Huntsville's economy was nearly crippled and growth came to a near standstill in the 1970s following the closure of the Apollo program, but the emergence of the Space Shuttle and the ever-expanding field of missile defense in the 1980s helped give Huntsville a resurgence that continues to this day. The city continues to be the center of rocket-propulsion research in the United States, and is home to large branches of many defense contractors.

Huntsville is also the location of the U.S. Army Aviation and Missile Command (AMCOM). Huntsville's contributions to United States Cold War missile armament and technology earned it a "red star" designation as a target of the Soviet Union in the event of a nuclear exchange, fourth behind only New York City, Washington, DC, and NORAD. [citation needed]

Before Huntsville earned the moniker "Rocket City" and accompanying rapid growth, it was known for a time as the Watercress Capital of the World, because watercress was harvested in such abundance in the nearby area.

Geography

Huntsville is located at 34°42' North, 86°35' West (34.7, -86.6)GR1.

According to the U.S. Census Bureau, the city has a total area of 451.8 km² (174.4 mi²). 450.8 km² (174.1 mi²) of it is land and 1.0 km² (0.4 mi²) of it is water. The total area is 0.22% water.

Huntsville is located in the Tennessee River Valley. Several mesas and large hills partially surround the city. These mesas are associated with the Cumberland Plateau, and are locally called "mountains." Monte Sano (Italian for "Mountain of Health") is the most notable, and is east of the city along with Round Top (Burritt), Huntsville, and Green Mountains. Others are Wade Mountain to the north, Rainbow Mountain to the west, and Weeden and Madkin Mountains on Redstone Arsenal in the south. Brindlee Mountain is visible in the south across the Tennessee River.

As with other areas along the Cumberland Plateau, the land around Huntsville is karst in nature. Huntsville was founded around Big Spring, which is a typical karst spring, and many caves perforate the limestone bedrock underneath the city, as is common in karst areas. The headquarters of the National Speleological Society are located in Huntsville.

Politics and Government

Huntsville's Administration Building, also known as City Hall
Huntsville's Administration Building, also known as City Hall

The current mayor of Huntsville is Loretta Spencer, who was elected in 1996 and is the first female mayor of the city. The city has a five-member/district City Council. The current members are: District 1 (Northwest)- Richard Showers, Sr.; District 2 (East)- Mark Russell (President); District 3 (Southeast)- Sandra Moon; District 4 (Southwest)- Bill Kling; District 5 (West)- Glenn Watson. Council elections are "staggered", meaning that Districts 1 and 5 will have elections simultaneously with mayoral elections in 2008, while Districts 2, 3, and 4 will have elections in August 2010.

There are also many boards and commissions run by the city, controlling everything from schools and planning to museums and downtown development.

Economy

Huntsville's main economic influence is derived from aerospace and military technology. Redstone Arsenal, Cummings Research Park (CRP), and NASA's Marshall Space Flight Center comprise the main hubs for the area's technology-driven economy. CRP is the second largest research park in the United States and the fourth largest in the world, and is over 38 years old. Huntsville is also home for commercial technology companies such as the network access company ADTRAN, computer graphics company Intergraph and software switch manufacturer Avocent. Telecommunications provider Deltacom, Inc., the free software company Digium, and copper tube manufacturer and distributor Wolverine Tube are also based in Huntsville. Sanmina-SCI also has a large presence in the area. Forty-two Fortune 500 companies have operations in Huntsville.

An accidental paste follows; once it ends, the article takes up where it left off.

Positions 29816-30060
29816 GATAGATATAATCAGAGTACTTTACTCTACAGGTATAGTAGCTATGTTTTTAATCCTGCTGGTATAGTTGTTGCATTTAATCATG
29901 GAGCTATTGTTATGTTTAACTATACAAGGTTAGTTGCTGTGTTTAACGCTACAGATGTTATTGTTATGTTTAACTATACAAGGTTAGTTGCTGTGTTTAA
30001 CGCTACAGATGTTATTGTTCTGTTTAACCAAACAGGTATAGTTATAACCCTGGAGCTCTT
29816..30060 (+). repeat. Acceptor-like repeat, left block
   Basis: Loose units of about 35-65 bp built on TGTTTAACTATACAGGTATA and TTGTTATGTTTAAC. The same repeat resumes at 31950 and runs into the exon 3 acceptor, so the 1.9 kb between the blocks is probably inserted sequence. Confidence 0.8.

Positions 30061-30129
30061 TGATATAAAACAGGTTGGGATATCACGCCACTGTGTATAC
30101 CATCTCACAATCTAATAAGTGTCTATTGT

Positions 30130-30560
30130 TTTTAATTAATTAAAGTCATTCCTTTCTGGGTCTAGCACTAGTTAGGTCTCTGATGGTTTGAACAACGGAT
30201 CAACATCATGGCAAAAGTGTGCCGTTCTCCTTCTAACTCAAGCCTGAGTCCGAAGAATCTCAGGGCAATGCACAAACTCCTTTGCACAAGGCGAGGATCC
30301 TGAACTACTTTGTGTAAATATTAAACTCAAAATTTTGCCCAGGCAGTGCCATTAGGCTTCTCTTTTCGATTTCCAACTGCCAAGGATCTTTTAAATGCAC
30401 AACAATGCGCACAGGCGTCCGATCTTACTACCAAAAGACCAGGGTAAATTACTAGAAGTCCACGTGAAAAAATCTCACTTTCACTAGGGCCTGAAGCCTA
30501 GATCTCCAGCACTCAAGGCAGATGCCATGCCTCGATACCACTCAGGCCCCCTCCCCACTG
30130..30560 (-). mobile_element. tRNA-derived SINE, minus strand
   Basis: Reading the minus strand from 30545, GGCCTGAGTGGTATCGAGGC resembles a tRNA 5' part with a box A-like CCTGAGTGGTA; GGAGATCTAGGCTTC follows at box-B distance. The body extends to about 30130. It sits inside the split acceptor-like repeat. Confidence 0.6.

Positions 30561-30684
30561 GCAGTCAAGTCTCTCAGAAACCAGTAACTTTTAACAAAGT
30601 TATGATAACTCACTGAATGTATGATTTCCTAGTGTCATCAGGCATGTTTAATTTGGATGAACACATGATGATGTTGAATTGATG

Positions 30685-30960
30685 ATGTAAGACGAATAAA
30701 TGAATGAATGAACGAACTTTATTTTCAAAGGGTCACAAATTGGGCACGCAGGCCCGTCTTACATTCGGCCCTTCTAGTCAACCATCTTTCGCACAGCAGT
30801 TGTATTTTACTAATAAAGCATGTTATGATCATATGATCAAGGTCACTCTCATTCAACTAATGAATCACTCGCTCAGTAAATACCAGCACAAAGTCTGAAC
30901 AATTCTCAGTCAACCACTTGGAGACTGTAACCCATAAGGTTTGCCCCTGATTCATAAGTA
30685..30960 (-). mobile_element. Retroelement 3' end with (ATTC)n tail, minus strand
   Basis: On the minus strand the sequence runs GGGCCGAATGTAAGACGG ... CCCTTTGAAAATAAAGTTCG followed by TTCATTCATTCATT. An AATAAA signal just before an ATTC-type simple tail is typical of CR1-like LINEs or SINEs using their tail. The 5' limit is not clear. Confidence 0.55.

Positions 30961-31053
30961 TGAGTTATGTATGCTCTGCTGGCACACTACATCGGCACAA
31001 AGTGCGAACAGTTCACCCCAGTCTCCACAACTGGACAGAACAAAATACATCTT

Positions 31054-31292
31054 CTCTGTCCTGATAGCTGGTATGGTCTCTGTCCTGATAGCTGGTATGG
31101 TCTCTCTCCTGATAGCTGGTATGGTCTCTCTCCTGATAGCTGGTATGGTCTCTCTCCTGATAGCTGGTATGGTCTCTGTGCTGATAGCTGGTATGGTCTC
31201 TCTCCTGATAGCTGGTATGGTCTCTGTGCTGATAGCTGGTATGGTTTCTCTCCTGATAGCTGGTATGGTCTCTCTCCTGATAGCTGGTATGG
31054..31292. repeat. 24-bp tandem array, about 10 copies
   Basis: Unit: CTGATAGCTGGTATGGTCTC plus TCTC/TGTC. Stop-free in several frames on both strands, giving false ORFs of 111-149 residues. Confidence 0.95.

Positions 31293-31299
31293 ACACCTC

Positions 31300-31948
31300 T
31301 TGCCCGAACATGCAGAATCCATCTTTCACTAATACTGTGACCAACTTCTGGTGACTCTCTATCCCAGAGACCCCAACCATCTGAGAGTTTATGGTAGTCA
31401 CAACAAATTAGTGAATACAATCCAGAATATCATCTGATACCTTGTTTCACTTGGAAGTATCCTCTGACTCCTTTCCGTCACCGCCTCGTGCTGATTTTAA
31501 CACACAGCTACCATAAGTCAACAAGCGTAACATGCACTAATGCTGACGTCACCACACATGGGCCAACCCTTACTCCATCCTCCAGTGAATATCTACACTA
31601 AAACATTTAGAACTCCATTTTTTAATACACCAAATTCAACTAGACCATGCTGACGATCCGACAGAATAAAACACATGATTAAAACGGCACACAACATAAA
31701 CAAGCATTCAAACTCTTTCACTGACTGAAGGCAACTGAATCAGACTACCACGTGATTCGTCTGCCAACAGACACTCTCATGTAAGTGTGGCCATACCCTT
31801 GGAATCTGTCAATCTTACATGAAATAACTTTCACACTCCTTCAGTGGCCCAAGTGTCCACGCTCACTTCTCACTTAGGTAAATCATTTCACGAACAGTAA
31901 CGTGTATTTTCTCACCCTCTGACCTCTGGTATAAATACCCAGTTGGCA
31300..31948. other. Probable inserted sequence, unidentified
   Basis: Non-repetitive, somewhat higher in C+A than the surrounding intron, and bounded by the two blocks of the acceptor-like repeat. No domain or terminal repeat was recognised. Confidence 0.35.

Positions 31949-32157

In 2005, Forbes Magazine named the Huntsville-Decatur Combined Statistical Area as 6th best place in the nation for doing business, and number one in terms of the number of engineers per total employment. In 2006, Huntsville dropped to 14th; the prevalence of engineers was not considered in the 2006 ranking.

Retail

Huntsville is fast becoming a regional retail center. There are many strip malls and "power centers" throughout the city. Huntsville has two malls- Madison Square Mall, built in 1984, and Parkway Place, built in 2002 on the site of the former Parkway City Mall. An upscale lifestyle center, Bridge Street Town Centre, is under construction in Cummings Research Park and is scheduled to be complete in 2007. Another "live, work, and play" center is being constructed on the former site of the Heart of Huntsville Mall. It is to be called Constellation with ground breaking in Fall 2007 and scheduled completion by 2010. [1]

Newspapers

The Huntsville Times has been Huntsville's only daily newspaper since 1996, when the Huntsville News closed. Before then, the News was the morning paper, and the Times was the afternoon paper. After the News closed, the Times remained an afternoon paper until 2004. The Huntsville Times has a weekday circulation of 60,000, which rises to 80,000 on Sundays.

A few alternative newspapers are available in Huntsville. The Valley Planet covers entertainment in the Huntsville area. The Redstone Rocket is a newspaper distributed throughout Redstone Arsenal's housing area covering activities on Redstone. Speakin' Out News is a weekly newspaper focused on African Americans. El Reportero is a Spanish-language newspaper for North Alabama.

High Schools

Public

Private/Religious

Higher Education

Image:Mortarboard.jpgHuntsville's higher education institutions include:

Numerous colleges and universities have satellite locations or extensions in Huntsville:

One of two local hospitals, Huntsville Hospital[36] also has an accredited school of radiologic technology. [37]

Historic Districts

Museums

The U.S. Space & Rocket Center exhibits a Saturn I (left, behind trees) and a much larger (and farther back) Saturn V mock-up along with a number of other rockets illustrating the history of United States space exploration.  A ride in the foreground was built from an adapter cone from the flight model Saturn V not pictured.
The U.S. Space & Rocket Center exhibits a Saturn I (left, behind trees) and a much larger (and farther back) Saturn V mock-up along with a number of other rockets illustrating the history of United States space exploration. A ride in the foreground was built from an adapter cone from the flight model Saturn V not pictured.

Public Golf Courses

Performing Arts

External links

Wikimedia Commons has media related to:
Huntsville, Alabama